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Vitamin D is a must-do for health

Jul 9th, 2012
Zoƫ Sophos

Woman exercises outdoors || Photo credit: Wikimedia CommonsSummer is in full swing, with beaches, barbeques and ball games galore. It’s time for outdoor exercise as well, with visors hats and sunglasses providing much needed relief from summer’s direct heat. It may be better, however, to soak up some sun rather than hide from the heat completely, as getting some sunshine is an easy way to ensure your body has a much-needed supply of Vitamin D.

According to the National Institute of Health, Vitamin D helps the body absorb calcium and is crucial for bone growth, working to prevent osteoporosis and rickets. It also helps with cell growth, neuromuscular and immune function and reduction of inflammation.

Some fatty fish like swordfish and salmon provide 100% of an individual’s daily value of Vitamin D in one serving, but few other foods provide adequate amounts. In some countries, including the U.S. and Canada, all dairy milk is fortified with the vitamin. In fact, milk and other fortified foods are responsible for the majority of Vitamin D in the American diet. Still, a major way to get this crucial supplement, according the NIH, is through exposure to sunlight.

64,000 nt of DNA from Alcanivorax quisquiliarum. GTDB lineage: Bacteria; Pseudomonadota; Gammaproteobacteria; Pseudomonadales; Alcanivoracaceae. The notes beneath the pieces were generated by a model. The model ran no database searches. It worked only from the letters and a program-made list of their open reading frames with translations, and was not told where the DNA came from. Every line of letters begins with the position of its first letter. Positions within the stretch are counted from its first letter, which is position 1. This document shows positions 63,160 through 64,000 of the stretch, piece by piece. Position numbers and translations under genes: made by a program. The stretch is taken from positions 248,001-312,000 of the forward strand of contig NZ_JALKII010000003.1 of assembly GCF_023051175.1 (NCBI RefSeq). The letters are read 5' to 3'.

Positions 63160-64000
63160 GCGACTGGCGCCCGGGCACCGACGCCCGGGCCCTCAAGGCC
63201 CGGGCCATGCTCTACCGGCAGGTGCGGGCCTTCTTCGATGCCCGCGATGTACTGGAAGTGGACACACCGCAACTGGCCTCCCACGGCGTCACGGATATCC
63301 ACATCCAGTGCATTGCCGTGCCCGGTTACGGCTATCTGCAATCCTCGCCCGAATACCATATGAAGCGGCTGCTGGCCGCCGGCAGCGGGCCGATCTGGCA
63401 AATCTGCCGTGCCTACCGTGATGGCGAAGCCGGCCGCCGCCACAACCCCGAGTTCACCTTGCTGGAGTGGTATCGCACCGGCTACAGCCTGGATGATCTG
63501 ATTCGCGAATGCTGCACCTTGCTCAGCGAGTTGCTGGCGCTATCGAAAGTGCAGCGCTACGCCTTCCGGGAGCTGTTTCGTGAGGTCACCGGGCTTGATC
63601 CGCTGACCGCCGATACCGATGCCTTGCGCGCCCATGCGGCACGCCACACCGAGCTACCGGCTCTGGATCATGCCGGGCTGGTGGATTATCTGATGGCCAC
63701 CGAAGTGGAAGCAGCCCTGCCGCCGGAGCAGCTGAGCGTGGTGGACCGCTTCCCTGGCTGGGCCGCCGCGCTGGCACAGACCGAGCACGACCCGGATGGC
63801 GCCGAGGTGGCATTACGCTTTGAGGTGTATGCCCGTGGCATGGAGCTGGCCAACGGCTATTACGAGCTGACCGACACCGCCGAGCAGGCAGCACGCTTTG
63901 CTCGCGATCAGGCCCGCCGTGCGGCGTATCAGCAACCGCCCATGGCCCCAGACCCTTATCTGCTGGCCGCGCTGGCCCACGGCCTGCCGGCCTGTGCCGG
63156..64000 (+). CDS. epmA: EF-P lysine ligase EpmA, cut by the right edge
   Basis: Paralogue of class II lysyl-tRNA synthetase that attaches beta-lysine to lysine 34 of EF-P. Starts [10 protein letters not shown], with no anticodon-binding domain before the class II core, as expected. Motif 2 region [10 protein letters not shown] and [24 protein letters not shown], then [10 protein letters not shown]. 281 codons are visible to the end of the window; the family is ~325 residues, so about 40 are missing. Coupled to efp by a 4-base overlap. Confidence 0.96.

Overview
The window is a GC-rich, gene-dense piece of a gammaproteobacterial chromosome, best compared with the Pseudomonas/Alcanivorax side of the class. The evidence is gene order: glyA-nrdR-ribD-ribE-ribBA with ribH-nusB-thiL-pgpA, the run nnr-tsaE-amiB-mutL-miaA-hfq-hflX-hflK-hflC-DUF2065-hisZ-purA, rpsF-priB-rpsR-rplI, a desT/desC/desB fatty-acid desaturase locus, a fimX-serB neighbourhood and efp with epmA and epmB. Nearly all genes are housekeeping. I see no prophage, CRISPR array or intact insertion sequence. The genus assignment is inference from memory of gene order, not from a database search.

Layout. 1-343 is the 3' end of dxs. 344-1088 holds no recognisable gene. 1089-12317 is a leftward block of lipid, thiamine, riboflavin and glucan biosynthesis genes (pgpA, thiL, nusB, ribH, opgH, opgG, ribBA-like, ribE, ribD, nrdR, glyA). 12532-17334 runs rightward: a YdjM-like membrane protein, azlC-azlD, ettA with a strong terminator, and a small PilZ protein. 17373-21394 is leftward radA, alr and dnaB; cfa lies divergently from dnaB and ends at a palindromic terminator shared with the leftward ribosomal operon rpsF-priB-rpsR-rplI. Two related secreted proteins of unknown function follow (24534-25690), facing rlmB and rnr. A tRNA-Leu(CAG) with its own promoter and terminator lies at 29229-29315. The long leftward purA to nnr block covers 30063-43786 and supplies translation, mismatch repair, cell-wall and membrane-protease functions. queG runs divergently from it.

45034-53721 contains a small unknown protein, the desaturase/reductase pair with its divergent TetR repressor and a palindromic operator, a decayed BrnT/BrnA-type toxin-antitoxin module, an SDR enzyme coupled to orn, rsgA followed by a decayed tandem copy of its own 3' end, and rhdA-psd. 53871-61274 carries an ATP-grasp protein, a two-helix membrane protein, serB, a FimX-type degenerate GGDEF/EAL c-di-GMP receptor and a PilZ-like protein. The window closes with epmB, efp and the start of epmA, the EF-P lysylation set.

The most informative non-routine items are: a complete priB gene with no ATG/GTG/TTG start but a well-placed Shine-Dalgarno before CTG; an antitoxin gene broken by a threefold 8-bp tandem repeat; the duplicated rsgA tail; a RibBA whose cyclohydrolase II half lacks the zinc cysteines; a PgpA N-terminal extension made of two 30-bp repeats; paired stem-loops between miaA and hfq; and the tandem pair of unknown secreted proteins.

The NIH’s Office of Dietary Supplements states that when ultraviolet B (UVB) radiation penetrates the skin, it stimulates the body to begin producing its own Vitamin D. Complete cloud cover reduces UV energy by half, shade reduces it by nearly two thirds and sunblock with an SPF of 8 or higher blocks Vitamin D-producing UV rays completely. Researchers suggest getting five to 30 minutes of sun exposure between 10am and 3pm at least twice a week, without sunscreen. Limited use of tanning beds that emit 2% to 6% UVB radiation will also lead to adequate Vitamin D synthesis.